Economists aspire to adopt practices of the natural sciences where replication is seen as a crucial and necessary activity. In the natural sciences results are seldom given much credibility unless they have been replicated. Replication contributes in a crucial way to quality. So it is rather strange that replication has traditionally not been seen as a rewarding activity among economists.
Nevertheless, replication has been an ongoing concern among economists; manifest perhaps most prominently the American Economic Review’s requirement that datasets are made available to other researchers prior to accepting an article for publication. This practice has been praised by other branches of the social sciences and there have been various movements to encourage replication (see blogroll on this website).
Given these development we felt it is time to revisit the progress that has been made in the area of replication in economics. Our paper reports the findings of a survey which was administered to the editors of 333 economics journals. It also provides an analysis of 162 replication studies that have been published in peer-reviewed economics journals from 1977-2014.
We find that the publication of replication studies has been slow and that few journals publish them, though this is thankfully changing now. It is not unusual to find replication studies that do not confirm the results of the original studies. This might explain why journals are slow to publish these as they are afraid of the potentially contentious nature of exchanges between replicator and replicatee that might follow.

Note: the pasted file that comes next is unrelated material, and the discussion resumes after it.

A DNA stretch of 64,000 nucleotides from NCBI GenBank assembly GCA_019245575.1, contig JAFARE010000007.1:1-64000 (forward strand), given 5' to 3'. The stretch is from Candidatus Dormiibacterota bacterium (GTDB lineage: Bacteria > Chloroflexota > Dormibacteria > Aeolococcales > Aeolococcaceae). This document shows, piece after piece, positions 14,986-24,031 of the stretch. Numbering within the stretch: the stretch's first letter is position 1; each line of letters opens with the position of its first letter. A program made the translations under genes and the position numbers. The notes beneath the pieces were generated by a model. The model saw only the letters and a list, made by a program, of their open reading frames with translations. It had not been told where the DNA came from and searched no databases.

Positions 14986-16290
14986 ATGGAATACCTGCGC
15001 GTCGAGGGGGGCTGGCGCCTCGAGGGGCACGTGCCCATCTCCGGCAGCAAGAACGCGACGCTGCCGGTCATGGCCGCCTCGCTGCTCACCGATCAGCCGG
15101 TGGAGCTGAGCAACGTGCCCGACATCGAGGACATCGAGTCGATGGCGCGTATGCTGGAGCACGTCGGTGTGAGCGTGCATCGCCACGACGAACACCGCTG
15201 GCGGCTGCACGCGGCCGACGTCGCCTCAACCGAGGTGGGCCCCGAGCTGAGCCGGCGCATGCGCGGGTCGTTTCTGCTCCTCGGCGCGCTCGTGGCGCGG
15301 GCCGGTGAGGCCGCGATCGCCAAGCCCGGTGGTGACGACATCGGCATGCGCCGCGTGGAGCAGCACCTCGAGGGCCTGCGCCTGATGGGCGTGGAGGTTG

However, in times of transparency, accountability and easy accessibility of data sources, the economics profession cannot afford to continue to neglect the area of replication. Recent cases such as Reinhart and Rogoff or Piketty have received a lot of media attention naming and shaming leading academics as well as putting pressure on the profession as a whole to account for their work.
We hope that our paper can lead to renewed discussions of replication in economics, especially among editors of economics journals.